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Mon May 31 22:10:36 EST 2004

CRCA Media Release  04/23

June 1, 2004


Australia's $3 billion wine industry is poised to gain a fresh technical edge over its global rivals with the development of a low-cost system to predict the water needs and disease risk in growing vines.

The system is based on a unique micro-climate and moisture sensor developed by the CRC for microTechnology and Motorola Australia.

The sensor - and similar technologies it - will be showcased at a major national conference on "Converging Technologies in Agriculture and the Environment", to be held in Melbourne from 9-12 August 2004.

Already operating in a vineyard in Victoria's Yarra Valley, the information collected by the sensor helps predict disease outbreaks with unprecedented accuracy, enabling grape growers to spray only those vines that most need it, says CRC microTechnology Chief Executive Mr Clive Davenport.

The sensor is also equipped with a soil moisture meter which allows the grower to plan irrigations according to the needs of the crop, leading to potentially large savings in water and reduced risk of salinity.

Known as MEMS - micro electrical mechanical systems - the tiny sensor chips measure only 4mm square. They are capable of measuring wind speed and direction, temperature, light, humidity, as well as soil moisture and leaf wetness. The whole system is currently subject to an international patent.

"The sensor nodes are distributed across a vineyard and send their information by wireless link to a gateway unit which downloads it to a computer, which analyses it and provides reports to the grower," Mr Davenport explains. 

"A unique feature is that the sensors can be laid out in any pattern so long as each sensor is within radio range of at least one other. This means the network can be designed to suit individual farm layout and topography. New sensors can be added or removed as needed."

Mr Davenport says a primary target of the sensors is the fungal rot Botrytis, the scourge of the southern Australian grape growing industry. By warning of conditions favourable to the growth of Botrytis, the sensor enables the grower to take preventative action, targetting the areas most at risk - so avoiding heavy losses and also reducing the use of chemicals.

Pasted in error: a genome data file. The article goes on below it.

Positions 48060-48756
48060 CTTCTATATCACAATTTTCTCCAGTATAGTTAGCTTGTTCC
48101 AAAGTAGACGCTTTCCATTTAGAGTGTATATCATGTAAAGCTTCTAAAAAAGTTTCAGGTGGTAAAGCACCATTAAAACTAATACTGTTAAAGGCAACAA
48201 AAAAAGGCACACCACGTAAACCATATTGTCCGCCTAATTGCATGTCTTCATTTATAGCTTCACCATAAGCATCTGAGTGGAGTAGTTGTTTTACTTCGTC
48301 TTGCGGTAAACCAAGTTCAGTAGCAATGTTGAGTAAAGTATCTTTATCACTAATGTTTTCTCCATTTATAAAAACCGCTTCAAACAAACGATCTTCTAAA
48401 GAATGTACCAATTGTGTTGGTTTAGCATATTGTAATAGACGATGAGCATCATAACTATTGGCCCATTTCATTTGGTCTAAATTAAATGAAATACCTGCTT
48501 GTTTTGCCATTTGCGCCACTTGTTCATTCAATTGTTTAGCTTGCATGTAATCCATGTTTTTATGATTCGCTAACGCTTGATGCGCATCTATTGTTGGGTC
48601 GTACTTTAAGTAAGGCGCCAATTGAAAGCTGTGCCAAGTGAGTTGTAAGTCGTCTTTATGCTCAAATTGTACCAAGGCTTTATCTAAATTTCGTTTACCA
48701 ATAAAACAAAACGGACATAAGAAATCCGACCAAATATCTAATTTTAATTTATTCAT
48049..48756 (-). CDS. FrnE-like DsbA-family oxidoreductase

The soil moisture array consists of three sensor modules buried at different depths in the soil.  Being low-cost and easy to install, the soil moisture sensors will bring precision irrigation scheduling within the reach of many grape growers, leading to potentially massive water savings across the industry, Mr Davenport predicts.

In the next stage, it is envisaged the soil sensors will be connected directly to watering valves, making irrigation automatic whenever the soil dries out.

"While other climate sensors are available, they cost in the thousands of dollars, which puts them beyond the reach of the typical grower," he says.
"Our sensors will cost only a fraction of that, making irrrigation scheduling a reality for the wider farming community."

There is currently high interest in commercialising the sensor technology, with at least three Australian companies presently interested in licensing it.

"The successful trials of the microsensor network have helped identify a clear path to a new, relevant and useful commercial product to keep Australian agriculture world competitive," Mr Davenport says.

"The research addresses National Research Priority 3, frontier technologies for building and transforming Australian industries."

Dr Andrew Hamilton, a senior researcher with the Victorian Department of Primary Industries says the data gathered by the microsensors has enabled scientists to develop a method to accurately predict the likelihood of fungal diseases breaking out on the grape bunches under certain climate conditions.

The soil sensors have also provided invaluable information about soil moisture changes over time, enabling a better match between water and fertiliser applied and the needs of the growing vine.

Mr Pat Eardley, global software group site director for Motorola Australia, says his company has been working with CRC microTechnology on the project since 2000, and considers the system has great potential for monitoring environmental conditions at the micro scale.

"Most of the currently commercially-available sensors are prohibitively expensive, while their large size makes them unsuitable for microclimate monitoring," he says.

Converging Technologies Conference

The CRC for microTechnology and Department of Primary Industries,
Government of Victoria will host a Sir Mark Oliphant Conference 2004 --International Frontiers of Science and Technology on "Converging Technologies for Agriculture and Environment". 

The conference will take place 9-12 August 2004, at the Duxton Hotel, 328 Flinders Street. Melbourne.

The conference is supported by the Commonwealth Government through the Department of Education, Science and Training under the Innovation Access Program and administered by the Australian Academy of Technological Sciences and Engineering.

More information:
Mr Clive Davenport, CEO, CRC microTechnology	03 9214 8557
								0409 760 885
Mr Damian Lismore, CRC microTechnology		03 9214 8557
CRCA media, Prof. Julian Cribb				0418 639 245

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